It doesn’t end there. When I admit I’m the member of a group whose members don’t believe they’re in any group, I’m not part of the group anymore.  I believe I’m the member of a group. The hipster definition is violated. I no longer fit it. I can move on. Once I admit I’m a hipster I’m no longer a hipster. I’m just myself.  And this is a radically human conclusion: I’m a contradiction. I’m part of a group and not part of it. I’m free of society but still bound by it.

At the book release I told Greif about my argument. An extremely warm individual, he laughed and nodded and took it seriously. He said my idea begins where his book ends, that he can’t admit he’s a hipster because he just can’t identify with the group. He said this was a function of his age. He told me that he gave a lecture on hipsters at a university recently and during the question/answer period a young student, obviously a hipster, asked him: “I’m a hipster, what should I do?” Greif said he couldn’t sympathize with her. He told her, “I’m not sure.”

That student had the answer. She admitted she’s a hipster. In that moment of self-awareness she produced the possibility for an answer to her own question. When you admit you’re a hipster you’ll no longer be one and the time for a new moment of authenticity arrives. You’re yourself. You’re free. Celebrate this! If you’re a hipster and you know it, clap your hands!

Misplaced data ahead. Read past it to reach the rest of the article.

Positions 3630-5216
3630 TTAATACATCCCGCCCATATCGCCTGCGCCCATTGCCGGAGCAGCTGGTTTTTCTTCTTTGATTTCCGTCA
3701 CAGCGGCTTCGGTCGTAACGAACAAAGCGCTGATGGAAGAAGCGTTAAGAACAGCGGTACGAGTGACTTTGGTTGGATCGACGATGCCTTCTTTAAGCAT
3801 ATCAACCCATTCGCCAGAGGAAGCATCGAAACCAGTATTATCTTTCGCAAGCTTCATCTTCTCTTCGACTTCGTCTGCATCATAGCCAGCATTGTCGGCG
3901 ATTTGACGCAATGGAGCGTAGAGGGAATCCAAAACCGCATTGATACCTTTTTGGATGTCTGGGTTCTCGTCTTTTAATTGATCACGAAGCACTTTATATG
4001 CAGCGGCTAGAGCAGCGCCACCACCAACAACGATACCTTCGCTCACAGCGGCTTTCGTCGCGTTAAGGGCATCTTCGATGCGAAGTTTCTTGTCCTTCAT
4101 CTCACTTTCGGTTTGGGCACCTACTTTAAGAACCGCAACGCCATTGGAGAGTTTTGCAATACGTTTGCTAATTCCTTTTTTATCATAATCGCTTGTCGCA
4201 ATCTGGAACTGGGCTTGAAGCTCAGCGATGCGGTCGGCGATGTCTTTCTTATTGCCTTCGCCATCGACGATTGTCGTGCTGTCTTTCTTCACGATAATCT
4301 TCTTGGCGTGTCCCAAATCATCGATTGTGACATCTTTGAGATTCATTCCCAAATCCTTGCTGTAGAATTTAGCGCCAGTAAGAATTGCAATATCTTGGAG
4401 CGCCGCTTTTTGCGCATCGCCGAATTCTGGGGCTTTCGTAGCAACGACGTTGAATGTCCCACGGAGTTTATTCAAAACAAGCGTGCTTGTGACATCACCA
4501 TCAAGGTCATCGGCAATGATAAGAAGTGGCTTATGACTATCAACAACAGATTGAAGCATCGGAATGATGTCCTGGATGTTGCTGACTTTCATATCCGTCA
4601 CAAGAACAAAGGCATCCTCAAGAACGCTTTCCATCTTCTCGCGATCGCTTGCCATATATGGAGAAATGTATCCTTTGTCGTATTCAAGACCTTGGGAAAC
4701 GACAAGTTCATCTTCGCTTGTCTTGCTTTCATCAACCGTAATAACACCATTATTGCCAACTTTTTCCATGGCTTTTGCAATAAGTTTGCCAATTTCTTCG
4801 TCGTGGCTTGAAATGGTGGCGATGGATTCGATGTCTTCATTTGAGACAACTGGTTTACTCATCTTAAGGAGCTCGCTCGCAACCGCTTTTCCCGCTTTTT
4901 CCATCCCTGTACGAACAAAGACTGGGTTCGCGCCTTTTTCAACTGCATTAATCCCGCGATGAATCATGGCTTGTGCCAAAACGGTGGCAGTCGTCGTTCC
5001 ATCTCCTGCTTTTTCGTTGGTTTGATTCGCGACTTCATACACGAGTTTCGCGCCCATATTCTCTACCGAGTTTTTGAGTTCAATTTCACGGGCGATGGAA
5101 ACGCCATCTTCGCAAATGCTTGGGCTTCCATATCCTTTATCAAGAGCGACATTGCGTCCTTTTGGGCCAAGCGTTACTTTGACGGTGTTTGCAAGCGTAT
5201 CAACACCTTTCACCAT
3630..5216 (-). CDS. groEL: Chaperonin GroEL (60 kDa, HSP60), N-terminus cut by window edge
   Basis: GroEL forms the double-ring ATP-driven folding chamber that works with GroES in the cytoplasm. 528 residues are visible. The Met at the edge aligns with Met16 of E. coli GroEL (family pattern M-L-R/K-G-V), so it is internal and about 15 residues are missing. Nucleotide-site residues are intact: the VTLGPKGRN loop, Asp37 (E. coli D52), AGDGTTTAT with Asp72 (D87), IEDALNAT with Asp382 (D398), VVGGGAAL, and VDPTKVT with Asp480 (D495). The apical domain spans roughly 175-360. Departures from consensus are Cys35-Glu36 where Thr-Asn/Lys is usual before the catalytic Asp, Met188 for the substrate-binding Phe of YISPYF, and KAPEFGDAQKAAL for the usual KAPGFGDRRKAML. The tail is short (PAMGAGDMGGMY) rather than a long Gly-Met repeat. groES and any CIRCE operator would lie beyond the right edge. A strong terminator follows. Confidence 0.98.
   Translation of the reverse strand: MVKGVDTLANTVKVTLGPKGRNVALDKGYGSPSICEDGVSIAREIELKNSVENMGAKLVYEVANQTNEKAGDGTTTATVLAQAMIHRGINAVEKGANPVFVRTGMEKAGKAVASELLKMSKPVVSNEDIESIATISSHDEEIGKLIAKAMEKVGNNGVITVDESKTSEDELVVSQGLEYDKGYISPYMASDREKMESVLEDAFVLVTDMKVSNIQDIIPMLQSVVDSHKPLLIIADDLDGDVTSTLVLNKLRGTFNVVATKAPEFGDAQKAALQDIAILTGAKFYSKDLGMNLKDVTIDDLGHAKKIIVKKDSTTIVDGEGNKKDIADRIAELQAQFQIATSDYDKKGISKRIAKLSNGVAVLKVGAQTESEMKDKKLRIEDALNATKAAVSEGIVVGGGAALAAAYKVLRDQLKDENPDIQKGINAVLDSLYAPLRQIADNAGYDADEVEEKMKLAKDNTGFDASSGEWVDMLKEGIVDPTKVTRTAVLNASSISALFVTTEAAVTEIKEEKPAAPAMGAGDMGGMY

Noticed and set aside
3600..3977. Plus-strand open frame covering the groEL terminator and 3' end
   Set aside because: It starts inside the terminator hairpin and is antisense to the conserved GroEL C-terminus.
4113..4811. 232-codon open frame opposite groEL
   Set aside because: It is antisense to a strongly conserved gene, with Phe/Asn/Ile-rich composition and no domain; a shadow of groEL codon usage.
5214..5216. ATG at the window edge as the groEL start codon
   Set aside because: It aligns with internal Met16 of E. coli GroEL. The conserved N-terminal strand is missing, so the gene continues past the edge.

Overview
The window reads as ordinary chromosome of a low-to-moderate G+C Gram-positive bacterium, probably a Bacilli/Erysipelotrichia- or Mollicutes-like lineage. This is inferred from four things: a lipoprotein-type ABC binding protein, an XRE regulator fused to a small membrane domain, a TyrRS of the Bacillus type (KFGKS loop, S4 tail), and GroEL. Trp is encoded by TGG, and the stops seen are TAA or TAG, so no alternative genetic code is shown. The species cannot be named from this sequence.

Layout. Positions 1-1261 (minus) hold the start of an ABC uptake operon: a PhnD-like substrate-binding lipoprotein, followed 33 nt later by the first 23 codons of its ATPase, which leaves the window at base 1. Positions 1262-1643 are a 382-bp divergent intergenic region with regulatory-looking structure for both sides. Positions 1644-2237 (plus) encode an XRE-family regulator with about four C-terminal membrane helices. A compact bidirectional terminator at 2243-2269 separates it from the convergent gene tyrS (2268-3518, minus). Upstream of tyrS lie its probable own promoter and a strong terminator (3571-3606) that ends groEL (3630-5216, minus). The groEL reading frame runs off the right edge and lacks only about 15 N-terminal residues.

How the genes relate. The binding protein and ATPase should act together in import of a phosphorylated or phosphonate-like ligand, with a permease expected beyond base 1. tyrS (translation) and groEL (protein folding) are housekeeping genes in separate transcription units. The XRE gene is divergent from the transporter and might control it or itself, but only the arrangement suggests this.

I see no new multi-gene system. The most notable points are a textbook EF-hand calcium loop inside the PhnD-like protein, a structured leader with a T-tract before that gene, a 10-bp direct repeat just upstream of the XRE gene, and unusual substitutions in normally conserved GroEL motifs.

N+1 declares hipsters dead. This fact is proof to the contrary.

N+1 is publishing a sociological investigation of hipsters.  They argue there is no such thing. (Via Huffington Post)

Though I haven’t read it yet, the book is probably proof against itself. The argument that hipsters are dead is evidence that hipsters are alive and well. Since a hipster is a member of a set that believes it’s not a member of any set, s/he will obviously affirm that there is no such thing as a hipster. According to the formula, by definition, if you assert that there’s no such thing a hipster then you’re actually denying that there’s no such thing as a hipster–which means that there is such a thing as a hipster. By extension if you believe hipsters are dead then it’s actually true that hipsters are alive. Further, by extrapolation, the reason you believe that hipsters are dead is probably because you’re actually a member of the group. This is intuitive: only hipsters talk about hipsters. Only people who have disdain for group membership would make such a claim.

The only way to prove that hipsters are dead is to never think or talk about them.  But this is very difficult given the concept’s powerful grasp in contemporary (elite) discourse.

As I argue in ‘Hipster defined’ the only way to negate the hipster-concept is to admit that you are a hipster. Then you achieve authenticity. So long as you fail to accept your hipster-fate along with the rest of us you’ll be going in skinny-jeaned circles, whether you’re wearing a pair or not.